Most Seniors with Student Loans Have Held the Debt for at Least 15 Years

New Department of Education data highlights older borrowers’ long repayment periods and high default rates
Blog Post
Dec. 14, 2023

Retirement-age borrowers are one of the fastest growing segments of the population with student loans, increasing 500 percent over the last 20 years. Despite this population’s significant growth, a lack of government data has made it hard to piece together a clear understanding of the challenges faced by these borrowers. For years, a 2016 report from the U.S. Government Accountability Office (GAO) supplied some of the only administrative data on older borrowers’ default rates. This data drought ended last month when the Department of Education released an updated snapshot of older Americans with federal student loans. These new data include the most recent information on the length of time older borrowers have spent in repayment and the ages of borrowers.

Before the latest data release, New America and others have worked to understand older borrowers’ experiences, piecing together the GAO data with other sources. We suspected the growth in borrowing among seniors was driven by an increase in the proportion of older college students that take out loans and a decrease in the speed of repayment among struggling borrowers. While college pays off for many borrowers, others find little return on their education investment, perhaps because they faced personal hardship or attended a low-value program. These financially-strapped borrowers often pause their loan payments, enroll in affordable income-driven repayment plans (which can lower payments but also extend repayment terms to 20 or 25 years), or spend time in default. Default, the worst case scenario, comes with severe financial consequences including wage, tax refund, and public benefit garnishment. These repayment trends would result in more and more financially distressed borrowers reaching retirement age without retiring their debts.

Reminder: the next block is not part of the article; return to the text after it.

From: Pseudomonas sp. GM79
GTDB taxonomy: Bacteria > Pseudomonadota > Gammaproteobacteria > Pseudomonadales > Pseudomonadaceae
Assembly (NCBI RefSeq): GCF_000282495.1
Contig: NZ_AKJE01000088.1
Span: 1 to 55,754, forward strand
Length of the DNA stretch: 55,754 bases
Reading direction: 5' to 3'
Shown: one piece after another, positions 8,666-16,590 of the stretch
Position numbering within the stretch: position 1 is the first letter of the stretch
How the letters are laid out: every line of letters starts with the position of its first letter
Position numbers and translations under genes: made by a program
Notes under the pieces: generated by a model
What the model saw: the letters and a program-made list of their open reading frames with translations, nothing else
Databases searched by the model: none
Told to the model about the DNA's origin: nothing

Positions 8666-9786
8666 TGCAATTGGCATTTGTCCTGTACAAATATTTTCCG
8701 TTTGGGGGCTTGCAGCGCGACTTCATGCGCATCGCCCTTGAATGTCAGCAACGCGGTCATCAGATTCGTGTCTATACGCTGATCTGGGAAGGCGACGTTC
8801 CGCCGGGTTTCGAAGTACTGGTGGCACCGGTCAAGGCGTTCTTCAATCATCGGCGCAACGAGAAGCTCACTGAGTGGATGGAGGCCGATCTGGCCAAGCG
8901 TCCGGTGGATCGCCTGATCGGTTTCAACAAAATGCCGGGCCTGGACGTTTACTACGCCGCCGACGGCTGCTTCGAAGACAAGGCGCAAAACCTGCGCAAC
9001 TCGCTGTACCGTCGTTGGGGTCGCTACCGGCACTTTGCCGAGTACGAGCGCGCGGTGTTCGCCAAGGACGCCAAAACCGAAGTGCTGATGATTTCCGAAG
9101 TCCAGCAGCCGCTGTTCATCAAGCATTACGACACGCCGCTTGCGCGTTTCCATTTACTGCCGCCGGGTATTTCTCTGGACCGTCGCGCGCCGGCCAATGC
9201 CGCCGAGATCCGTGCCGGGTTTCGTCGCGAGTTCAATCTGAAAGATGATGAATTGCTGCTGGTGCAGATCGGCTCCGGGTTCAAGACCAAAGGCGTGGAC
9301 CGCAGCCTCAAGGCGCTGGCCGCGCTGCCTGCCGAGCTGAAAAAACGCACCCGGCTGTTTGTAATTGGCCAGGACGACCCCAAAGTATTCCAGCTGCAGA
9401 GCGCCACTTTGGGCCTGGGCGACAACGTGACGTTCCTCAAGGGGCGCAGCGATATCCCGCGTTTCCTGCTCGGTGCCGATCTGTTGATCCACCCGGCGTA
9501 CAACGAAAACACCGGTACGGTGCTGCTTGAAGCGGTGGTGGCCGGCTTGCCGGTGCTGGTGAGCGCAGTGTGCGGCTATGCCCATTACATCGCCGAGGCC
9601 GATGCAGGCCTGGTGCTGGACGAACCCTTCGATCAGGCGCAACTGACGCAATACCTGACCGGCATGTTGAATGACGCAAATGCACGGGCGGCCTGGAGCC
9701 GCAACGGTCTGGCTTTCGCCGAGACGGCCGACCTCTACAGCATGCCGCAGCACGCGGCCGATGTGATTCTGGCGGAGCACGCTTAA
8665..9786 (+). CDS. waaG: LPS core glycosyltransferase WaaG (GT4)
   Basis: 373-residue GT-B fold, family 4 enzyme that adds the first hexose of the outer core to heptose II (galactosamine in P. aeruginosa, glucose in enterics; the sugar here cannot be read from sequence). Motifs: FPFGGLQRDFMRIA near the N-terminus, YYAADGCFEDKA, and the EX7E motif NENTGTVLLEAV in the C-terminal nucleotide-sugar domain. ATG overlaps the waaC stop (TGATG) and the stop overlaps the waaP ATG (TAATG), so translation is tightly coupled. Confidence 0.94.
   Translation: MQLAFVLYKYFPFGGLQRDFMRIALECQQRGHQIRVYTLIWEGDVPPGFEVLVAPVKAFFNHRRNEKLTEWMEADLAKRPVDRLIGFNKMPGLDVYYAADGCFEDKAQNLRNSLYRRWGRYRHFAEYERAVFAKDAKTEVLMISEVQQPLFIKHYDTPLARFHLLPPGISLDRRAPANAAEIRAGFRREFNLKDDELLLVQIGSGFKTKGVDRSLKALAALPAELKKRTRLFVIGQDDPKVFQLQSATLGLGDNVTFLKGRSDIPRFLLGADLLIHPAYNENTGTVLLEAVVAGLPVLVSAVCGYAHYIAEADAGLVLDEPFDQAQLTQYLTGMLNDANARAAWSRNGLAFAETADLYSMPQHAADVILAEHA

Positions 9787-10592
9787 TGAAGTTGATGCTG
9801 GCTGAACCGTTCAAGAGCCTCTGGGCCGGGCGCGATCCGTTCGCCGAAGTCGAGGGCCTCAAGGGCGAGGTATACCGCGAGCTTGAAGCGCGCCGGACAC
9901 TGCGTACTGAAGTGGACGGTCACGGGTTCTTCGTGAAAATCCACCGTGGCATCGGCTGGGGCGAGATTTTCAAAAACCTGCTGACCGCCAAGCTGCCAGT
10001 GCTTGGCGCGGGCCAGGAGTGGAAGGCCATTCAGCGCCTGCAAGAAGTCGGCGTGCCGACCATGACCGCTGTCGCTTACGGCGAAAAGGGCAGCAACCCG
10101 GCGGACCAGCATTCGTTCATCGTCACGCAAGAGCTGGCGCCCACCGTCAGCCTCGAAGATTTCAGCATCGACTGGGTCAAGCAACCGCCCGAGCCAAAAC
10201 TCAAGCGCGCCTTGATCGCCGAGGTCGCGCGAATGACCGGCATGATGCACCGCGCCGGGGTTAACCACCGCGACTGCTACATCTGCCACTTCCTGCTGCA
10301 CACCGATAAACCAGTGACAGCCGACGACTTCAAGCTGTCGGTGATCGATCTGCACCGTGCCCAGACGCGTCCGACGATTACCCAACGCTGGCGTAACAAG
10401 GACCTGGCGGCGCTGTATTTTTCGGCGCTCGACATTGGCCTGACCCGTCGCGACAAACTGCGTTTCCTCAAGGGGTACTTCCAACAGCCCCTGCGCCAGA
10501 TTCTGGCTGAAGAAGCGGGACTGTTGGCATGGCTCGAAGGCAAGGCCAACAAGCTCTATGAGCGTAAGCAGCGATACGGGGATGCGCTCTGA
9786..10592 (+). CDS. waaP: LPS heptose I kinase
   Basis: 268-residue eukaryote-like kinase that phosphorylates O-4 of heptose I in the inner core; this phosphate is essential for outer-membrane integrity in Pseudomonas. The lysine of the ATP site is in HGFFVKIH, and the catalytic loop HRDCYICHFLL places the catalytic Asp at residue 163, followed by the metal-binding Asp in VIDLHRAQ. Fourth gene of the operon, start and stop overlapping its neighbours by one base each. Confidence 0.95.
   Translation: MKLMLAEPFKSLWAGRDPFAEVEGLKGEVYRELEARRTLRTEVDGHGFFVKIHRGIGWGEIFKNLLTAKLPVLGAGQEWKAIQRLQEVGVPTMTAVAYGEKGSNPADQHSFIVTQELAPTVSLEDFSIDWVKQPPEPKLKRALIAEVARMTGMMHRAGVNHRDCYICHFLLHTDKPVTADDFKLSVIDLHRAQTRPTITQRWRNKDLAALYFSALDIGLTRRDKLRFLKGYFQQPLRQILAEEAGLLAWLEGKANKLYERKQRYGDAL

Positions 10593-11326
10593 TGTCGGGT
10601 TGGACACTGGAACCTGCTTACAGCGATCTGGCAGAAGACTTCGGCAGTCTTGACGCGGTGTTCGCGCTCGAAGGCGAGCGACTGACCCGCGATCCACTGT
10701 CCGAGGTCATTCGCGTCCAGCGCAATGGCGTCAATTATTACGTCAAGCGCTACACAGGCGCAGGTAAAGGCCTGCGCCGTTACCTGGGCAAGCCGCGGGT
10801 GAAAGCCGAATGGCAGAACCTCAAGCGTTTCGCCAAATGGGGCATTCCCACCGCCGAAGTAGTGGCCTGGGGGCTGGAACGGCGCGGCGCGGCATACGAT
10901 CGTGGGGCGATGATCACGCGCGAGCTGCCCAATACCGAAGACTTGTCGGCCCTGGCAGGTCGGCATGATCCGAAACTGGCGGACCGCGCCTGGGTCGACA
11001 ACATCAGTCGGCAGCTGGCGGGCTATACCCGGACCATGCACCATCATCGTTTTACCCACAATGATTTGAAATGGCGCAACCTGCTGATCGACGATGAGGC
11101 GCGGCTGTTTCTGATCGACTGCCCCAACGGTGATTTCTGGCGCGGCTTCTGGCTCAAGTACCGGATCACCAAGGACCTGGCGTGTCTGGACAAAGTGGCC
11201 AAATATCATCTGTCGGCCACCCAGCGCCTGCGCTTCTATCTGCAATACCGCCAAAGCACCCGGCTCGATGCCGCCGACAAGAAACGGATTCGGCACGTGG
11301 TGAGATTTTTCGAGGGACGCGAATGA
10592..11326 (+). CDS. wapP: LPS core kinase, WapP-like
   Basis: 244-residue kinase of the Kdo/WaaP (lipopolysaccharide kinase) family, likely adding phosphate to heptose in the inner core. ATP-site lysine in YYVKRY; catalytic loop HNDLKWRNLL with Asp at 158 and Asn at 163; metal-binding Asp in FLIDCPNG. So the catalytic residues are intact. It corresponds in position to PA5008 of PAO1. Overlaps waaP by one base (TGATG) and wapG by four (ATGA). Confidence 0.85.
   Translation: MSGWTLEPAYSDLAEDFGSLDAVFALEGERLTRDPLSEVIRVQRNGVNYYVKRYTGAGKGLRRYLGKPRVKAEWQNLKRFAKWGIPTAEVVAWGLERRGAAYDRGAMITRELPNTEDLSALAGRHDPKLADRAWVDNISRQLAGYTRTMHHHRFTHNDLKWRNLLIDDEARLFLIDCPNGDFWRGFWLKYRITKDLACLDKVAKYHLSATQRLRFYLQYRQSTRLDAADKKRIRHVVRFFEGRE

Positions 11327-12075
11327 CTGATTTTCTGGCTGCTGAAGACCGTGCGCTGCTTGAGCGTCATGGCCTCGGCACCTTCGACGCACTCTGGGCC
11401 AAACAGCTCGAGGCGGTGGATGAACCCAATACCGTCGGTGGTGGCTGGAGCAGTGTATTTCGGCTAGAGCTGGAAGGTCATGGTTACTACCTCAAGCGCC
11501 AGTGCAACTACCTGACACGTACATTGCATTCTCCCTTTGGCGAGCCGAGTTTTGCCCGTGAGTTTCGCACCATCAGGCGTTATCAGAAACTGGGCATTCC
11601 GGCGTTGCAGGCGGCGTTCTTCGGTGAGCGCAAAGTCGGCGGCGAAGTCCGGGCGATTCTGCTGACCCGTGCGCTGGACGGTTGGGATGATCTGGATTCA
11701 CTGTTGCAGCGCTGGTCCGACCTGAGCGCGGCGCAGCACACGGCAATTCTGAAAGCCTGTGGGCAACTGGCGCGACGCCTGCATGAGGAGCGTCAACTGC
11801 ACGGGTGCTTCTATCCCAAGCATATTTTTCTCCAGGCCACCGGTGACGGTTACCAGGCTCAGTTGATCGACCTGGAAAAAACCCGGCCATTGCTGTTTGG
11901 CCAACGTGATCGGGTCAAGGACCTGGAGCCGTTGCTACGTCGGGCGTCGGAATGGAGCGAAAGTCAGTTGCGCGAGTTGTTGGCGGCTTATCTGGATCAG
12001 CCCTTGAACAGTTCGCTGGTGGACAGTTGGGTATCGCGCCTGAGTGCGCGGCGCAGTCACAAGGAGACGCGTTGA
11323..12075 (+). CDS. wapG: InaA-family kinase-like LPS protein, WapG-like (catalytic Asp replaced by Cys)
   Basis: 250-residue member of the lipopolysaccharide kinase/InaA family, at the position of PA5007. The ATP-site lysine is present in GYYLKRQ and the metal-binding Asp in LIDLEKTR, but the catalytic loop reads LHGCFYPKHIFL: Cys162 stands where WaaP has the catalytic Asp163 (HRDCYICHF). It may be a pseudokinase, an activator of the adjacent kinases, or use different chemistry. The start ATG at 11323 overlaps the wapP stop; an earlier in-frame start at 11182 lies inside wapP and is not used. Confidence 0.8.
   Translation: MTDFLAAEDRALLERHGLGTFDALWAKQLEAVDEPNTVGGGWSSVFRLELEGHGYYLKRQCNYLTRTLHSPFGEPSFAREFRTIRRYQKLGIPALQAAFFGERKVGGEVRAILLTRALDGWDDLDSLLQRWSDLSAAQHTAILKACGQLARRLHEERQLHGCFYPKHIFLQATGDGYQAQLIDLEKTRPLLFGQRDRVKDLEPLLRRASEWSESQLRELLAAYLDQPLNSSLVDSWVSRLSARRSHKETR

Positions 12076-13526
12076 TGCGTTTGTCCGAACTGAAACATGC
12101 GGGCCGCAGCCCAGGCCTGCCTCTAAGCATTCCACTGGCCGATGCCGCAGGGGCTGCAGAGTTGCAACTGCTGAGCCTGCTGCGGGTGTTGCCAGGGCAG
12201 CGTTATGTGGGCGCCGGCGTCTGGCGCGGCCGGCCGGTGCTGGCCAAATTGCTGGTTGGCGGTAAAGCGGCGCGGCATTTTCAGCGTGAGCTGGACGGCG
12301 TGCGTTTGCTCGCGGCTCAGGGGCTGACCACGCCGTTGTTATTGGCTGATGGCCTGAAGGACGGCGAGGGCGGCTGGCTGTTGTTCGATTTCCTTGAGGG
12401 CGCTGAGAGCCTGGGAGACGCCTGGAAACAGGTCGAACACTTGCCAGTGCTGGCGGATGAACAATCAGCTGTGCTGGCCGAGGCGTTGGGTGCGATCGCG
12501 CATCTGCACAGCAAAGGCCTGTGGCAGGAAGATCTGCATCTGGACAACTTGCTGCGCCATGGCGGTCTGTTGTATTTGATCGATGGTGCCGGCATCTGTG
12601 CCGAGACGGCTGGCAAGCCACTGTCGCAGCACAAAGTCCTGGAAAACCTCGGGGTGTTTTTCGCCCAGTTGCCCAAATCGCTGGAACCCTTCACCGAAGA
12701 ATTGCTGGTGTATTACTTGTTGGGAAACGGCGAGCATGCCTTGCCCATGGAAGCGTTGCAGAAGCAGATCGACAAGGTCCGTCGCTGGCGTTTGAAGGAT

The new data are consistent with this bleak picture, and offer concrete evidence that most older borrowers first took out their loans over a decade ago. These data also confirm default rates remain high among seniors, suggesting too little progress has been made in helping them over the last almost-decade. Here are the latest numbers:

Almost Six in Ten Seniors with Student Debt Entered Repayment 15 or More Years Ago

The new data reveal that more than half of older Americans with federal student loan debt, 1.48 million individuals, first took out their loans more than 15 years ago. This statistic supports the idea that the number of older borrowers is increasing, at least in part, because more and more borrowers are unable to repay their debts within the once-standard ten-year timeframe.

One in Three Older Federal Borrowers Is in Default

In December 2020, about 800,000 borrowers aged 62 and older—35 percent of borrowers in this age group—were in default on their federal student loans. These high default rates are strikingly similar to those (37 percent among borrowers 65 and older) reported by the GAO in 2016.